Spousal Support / Alimony

Courts will award one party alimony based on the factors listed in N.J.S.A 2A:34-23. Contrary to what many people believe, based on anecdotal tales, there is no uniform formula a court will employ to come up with a number. While attorneys have informal equations they use as a starting point to discuss settlement, judges are required to apply the statute. Typically, they look at the length of the marriage, ability to pay and need. There are no cases that set forth exactly how alimony is factored. There are no alimony guidelines, as there are in child support. Each case must be determined on its own facts, which is why you should consult an attorney to make sure any amount you agree to will meet both you immediate and future needs.

In general, there are four types of alimony (now called spousal support). They are permanent, limited duration, rehabilitative alimony and reimbursement alimony. Recent changes to the federal income tax rules will make alimony taxable to the payor spouse, which reflects a sizable shift in thinking from the past.

Part of calculating spousal support is determining your fair share of equitable distribution. That means dividing the assets of the marriage between the parties. So, for example, one party may agree to less alimony if it means being awarded a larger share of the other party’s equity in the sale of a marital home, or a larger share of the other party’s pension or retirement account. Those assets can become part of the equitable distribution in a divorce and can help one spouse secure enough funding for their long term financial security.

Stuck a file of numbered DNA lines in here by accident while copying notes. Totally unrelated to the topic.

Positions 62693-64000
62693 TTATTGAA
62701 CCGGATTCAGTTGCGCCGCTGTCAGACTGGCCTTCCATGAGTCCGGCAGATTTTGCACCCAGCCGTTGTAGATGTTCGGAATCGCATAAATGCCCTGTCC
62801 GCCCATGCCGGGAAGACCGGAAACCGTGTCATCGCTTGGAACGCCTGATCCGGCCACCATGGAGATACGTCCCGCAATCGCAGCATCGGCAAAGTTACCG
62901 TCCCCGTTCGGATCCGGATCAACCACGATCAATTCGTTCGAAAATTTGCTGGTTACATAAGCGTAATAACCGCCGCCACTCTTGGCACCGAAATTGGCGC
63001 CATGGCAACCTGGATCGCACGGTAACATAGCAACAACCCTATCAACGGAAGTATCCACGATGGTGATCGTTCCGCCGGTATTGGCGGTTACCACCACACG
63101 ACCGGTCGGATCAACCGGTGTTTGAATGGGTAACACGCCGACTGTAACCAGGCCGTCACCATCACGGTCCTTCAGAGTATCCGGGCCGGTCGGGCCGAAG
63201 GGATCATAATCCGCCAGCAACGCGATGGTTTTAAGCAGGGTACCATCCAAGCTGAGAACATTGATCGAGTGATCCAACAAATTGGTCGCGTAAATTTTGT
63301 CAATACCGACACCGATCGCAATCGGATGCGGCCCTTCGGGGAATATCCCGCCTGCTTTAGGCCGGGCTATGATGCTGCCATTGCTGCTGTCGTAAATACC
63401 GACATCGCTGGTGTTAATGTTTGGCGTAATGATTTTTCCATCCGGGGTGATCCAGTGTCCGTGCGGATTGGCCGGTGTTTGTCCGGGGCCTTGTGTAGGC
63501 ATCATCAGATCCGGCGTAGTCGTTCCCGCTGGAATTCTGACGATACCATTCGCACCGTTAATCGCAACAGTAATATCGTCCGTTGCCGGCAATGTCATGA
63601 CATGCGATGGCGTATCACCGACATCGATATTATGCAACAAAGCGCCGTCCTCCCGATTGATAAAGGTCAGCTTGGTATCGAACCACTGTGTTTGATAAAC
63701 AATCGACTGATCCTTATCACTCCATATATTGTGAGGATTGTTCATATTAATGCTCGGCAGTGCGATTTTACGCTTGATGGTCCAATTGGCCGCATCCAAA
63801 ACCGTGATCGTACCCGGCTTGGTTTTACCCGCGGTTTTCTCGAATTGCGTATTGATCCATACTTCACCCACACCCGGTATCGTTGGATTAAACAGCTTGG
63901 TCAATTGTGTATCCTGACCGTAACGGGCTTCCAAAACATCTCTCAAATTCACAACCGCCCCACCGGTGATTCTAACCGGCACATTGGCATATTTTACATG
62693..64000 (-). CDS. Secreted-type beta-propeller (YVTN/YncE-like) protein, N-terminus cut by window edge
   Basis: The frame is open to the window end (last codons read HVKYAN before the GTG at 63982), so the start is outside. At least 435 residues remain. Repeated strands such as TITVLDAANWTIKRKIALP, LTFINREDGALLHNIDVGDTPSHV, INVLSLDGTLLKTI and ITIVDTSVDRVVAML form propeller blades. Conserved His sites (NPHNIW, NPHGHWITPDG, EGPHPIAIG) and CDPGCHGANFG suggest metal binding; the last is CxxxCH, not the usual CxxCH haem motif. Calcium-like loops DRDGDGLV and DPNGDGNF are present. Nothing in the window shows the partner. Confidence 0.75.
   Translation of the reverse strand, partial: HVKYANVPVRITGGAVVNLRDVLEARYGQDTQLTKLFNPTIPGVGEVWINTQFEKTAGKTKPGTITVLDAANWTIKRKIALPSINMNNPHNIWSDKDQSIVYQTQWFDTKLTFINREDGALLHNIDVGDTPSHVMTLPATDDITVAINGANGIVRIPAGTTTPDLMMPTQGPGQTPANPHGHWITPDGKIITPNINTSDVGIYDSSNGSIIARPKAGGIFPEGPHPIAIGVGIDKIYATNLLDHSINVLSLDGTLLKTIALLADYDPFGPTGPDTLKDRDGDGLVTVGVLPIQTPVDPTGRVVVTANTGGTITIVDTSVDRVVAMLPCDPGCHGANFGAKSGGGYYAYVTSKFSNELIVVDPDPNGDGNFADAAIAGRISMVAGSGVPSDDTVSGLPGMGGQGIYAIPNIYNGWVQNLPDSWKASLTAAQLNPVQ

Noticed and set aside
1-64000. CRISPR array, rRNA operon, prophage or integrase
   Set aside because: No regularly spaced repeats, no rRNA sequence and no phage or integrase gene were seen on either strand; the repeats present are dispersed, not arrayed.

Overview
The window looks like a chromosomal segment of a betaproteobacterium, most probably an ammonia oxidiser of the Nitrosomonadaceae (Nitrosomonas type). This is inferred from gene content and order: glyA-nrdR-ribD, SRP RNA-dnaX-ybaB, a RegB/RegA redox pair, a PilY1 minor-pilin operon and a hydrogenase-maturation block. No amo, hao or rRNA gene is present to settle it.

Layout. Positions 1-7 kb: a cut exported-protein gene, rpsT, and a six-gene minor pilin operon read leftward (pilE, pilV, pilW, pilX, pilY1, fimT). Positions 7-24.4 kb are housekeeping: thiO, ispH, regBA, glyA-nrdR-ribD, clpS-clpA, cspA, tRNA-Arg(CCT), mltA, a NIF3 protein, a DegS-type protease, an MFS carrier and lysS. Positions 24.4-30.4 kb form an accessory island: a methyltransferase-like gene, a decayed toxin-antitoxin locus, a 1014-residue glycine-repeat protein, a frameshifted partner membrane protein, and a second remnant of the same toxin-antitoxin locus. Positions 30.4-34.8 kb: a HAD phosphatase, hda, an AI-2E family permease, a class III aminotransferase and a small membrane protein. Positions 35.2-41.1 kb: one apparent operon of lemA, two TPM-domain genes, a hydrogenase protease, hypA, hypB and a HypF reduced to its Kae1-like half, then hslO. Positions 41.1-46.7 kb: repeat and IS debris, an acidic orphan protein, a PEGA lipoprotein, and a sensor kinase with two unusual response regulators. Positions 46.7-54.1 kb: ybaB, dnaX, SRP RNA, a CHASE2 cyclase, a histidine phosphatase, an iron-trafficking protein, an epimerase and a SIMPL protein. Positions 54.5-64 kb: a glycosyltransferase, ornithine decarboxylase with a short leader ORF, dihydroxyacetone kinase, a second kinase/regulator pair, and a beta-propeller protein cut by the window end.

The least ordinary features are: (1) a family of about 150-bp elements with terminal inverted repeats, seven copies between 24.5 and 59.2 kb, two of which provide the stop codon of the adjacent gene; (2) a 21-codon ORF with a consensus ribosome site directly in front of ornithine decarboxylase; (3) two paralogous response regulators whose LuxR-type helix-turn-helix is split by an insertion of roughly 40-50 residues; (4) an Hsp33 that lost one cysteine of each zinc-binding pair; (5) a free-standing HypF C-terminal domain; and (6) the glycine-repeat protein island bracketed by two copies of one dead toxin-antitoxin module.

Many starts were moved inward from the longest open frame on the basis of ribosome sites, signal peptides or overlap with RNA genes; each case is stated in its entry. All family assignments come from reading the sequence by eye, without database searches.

Spousal support and equitable distribution are critical components to consider if you are seeking a divorce. Where you or your spouse has assets such as a pension, home, bonuses, or a stock portfolio, do not agree to waive your rights to your fair share without consulting an attorney. The Law Offices of Sadaf Trimarchi are available to meet with you to discuss your options. For specific tax related questions, you should consult with a financial tax advisor to determine compliance with state and federal guidelines.